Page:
Did you know that the same technology that erases pimples in your selfies can help you treat acne?
No one loves acne, especially in this age of selfies and hyper-visibility. Technology can help us hide our breakouts and bad skin days. Who hasn’t used a filter like AirBrush, Pixl or FaceTune to zap a chin zit?
But computer vision technology is capable of so much more than just hiding acne in photos!
Artificial intelligence for real live faces
The AI technology that removes unwanted blemishes from your selfies is called computer vision. Dermatologists and brands like Curology are now using this same technology to make online consultations possible.
But in order for selfies to be effective in acne diagnosis and treatment, it’s super important that they are very high quality and really show what’s going on with your skin over time.
Selfie quality tips!
The American Academy of Dermatology suggests 6 guidelines to follow when using selfies for acne tele-consults:
- Make sure photos are well lit, ideally taken in natural light. Avoid shadows and glares since they cannot be interpreted.
- Take multiple shots (one of each side) and make sure the entire area to be treated is visible.
- Snap photos of different areas that show what the skin is normally like and what it’s like when broken out.
- Just like when you go to the dermatologist, don’t wear makeup!
- Delete and redo blurry photos.
- Avoid doing things that might change the appearance of your skin before you take photos, like taking a hot shower, rubbing your skin or using acne products.
In a perfect world, it would be easy to snap high-quality selfies round the clock, but lighting is often far from ideal, and phone cameras are far from perfect.
So what happens to acne assessment when photos are not high quality?
Garbage in, garbage out
GIGO –garbage in, garbage out– is a computer science term that means that the quality of output depends on the quality of input.
And there’s a lot of garbage that can diminish photo quality.
Glare in a photo erases details that are important to acne assessment, making it difficult to determine, for example, if your zit is really redder today or if it just looks redder because of the lighting.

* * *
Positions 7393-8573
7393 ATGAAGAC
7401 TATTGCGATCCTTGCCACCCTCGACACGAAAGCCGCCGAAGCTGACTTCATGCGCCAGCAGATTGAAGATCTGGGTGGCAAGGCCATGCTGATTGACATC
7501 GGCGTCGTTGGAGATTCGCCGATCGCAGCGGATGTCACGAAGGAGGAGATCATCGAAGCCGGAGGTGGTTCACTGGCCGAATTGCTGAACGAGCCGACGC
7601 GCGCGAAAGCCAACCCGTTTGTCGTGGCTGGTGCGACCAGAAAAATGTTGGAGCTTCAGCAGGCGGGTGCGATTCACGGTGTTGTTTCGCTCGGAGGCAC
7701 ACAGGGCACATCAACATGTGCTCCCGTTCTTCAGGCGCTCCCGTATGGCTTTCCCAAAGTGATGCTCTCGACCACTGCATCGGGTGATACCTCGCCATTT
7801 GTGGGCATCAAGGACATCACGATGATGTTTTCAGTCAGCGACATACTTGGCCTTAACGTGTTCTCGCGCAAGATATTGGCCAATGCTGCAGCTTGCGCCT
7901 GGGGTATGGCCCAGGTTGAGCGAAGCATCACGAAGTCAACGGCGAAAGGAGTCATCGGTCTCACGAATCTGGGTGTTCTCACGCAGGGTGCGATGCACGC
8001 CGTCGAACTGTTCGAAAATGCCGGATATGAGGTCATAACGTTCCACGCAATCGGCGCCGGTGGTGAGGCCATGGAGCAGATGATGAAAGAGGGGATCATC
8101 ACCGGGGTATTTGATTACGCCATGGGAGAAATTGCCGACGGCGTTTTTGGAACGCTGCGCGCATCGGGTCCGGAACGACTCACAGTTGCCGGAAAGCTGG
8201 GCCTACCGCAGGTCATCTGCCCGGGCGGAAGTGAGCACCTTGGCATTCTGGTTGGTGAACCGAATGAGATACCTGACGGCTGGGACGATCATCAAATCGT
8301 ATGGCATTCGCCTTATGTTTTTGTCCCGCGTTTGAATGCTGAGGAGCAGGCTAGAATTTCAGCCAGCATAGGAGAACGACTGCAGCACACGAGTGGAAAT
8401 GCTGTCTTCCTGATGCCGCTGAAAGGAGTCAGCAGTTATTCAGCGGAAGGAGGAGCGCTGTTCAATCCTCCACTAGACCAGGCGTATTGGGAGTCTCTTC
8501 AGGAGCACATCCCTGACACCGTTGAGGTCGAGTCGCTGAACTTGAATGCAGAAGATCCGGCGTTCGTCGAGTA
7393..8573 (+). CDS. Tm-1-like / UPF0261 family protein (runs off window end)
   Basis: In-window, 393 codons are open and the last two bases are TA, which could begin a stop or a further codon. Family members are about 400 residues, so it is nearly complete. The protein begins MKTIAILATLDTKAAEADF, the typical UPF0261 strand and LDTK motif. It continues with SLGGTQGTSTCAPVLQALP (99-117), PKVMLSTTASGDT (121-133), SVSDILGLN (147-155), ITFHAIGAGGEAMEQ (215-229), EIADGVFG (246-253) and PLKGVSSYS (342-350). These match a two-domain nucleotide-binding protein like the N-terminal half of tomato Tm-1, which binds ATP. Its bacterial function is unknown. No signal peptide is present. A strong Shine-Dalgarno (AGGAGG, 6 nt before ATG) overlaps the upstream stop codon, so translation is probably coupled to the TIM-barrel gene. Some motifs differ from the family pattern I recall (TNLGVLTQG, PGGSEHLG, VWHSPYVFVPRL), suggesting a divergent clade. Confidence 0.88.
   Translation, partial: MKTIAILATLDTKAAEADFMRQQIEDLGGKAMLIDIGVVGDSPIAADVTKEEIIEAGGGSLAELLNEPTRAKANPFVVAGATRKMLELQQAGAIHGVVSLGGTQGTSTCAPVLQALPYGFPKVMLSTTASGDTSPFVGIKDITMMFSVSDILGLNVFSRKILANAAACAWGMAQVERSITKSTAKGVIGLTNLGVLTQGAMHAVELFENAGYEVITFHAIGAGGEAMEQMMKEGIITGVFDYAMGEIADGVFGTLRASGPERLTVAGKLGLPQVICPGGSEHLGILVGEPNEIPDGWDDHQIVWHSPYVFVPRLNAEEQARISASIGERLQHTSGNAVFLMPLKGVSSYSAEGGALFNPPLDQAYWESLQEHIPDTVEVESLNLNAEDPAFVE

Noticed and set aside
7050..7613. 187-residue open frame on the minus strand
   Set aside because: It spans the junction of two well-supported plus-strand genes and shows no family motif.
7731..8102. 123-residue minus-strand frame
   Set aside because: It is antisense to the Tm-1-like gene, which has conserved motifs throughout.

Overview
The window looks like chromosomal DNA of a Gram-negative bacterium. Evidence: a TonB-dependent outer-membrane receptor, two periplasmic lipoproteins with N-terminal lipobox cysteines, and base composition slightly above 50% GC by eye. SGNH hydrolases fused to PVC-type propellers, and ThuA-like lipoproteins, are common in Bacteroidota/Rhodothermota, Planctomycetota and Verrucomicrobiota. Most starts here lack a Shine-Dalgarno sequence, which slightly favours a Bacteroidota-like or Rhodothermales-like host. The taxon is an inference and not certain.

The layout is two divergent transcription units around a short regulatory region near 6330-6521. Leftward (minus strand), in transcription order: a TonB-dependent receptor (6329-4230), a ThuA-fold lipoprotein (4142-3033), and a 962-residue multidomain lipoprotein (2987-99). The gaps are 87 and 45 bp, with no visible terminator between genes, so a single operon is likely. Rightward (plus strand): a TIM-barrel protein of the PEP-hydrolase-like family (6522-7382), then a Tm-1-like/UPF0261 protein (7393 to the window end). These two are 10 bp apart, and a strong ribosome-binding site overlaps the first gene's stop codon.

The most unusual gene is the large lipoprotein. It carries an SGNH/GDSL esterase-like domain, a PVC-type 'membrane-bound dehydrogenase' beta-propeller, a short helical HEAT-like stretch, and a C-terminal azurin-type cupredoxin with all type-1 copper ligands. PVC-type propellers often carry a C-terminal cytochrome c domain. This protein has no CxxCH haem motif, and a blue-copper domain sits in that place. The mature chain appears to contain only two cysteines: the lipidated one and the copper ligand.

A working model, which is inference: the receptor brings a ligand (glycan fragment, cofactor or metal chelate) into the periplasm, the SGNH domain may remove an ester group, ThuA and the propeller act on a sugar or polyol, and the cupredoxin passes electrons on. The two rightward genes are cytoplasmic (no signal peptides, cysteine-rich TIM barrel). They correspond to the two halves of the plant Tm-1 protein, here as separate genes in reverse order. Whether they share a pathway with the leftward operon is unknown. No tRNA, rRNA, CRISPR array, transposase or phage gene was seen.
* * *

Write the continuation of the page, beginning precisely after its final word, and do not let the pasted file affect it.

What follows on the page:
Different phone models also affect the ability to assess skin conditions. Each camera has its own sensors and filters that read pixels, so your skin may look lighter or darker than it is, which makes it difficult to assess irritation for instance.
And computer vision needs even more help when reading multiple photos taken over time to assess changes!
AI – the trick to assessing changes over time
The cherry on the cake when using computer vision for acne assessment is something called a color checker chart, or a Macbeth (which was the name of the original color checker).
A color checker is just a rectangular grid with different squares of colors. When you hold it next to your face and take a photo, AI color rendition technology can standardize it to other photos to make them much more similar. That way it’s easy to see what’s going on with your skin over time.
It’s all a bit techy, and you don’t need to know exactly how it works – you just need to know that using a color checker is vital to acne treatment through photos.
We created our own color checker, called Skincoach QR, and we put it right on the cleanser tube!
Our AI color rendition technology automatically color-corrects all the photos you take with our color checker, so we can accurately assess the progress of your skin over time and modify your routine or products.
Here’s how to use the color checker to take an assessment-quality selfie with the Skincoach app:
1. Look right at the camera – Kardashian style. For the first photo, we just want to see your face, front and center. You don’t even have to snap the shot. Skincoach picks up on your presence and automatically takes a photo (but you can delete and start again, don’t worry!)
2. Hold up the color chart. Take your cleanser tube and hold the color chart just below your chin. But – this is important – make sure to extend your head up and away from your neck a bit so the color chart is completely visible and not covered at all.
3. Get the light as perfect as possible. Yes, the AI technology will correct your photos, but it’s still important to get the best light you can. Avoid shining light right on your face when snapping a shot. Look for even light.
4. Go natural. No makeup. No glasses. It’s also ideal to take your acne assessment photos right after you cleanse your skin. It will help us see the real you, so we can analyze your skin and assess progress.
5. Front, right, left. The camera will take 3 profile pictures automatically. All you need to do is hold the cleanser tube below your face, neck extended a bit, and turn your head to the left and then the right as the app prompts indicate.
Want to see for yourself how technology is changing the face of acne treatment?
Download Skincoach. (It’s kind of like having your own virtual dermatologist in an app – products, personalized routine, follow-ups and all!)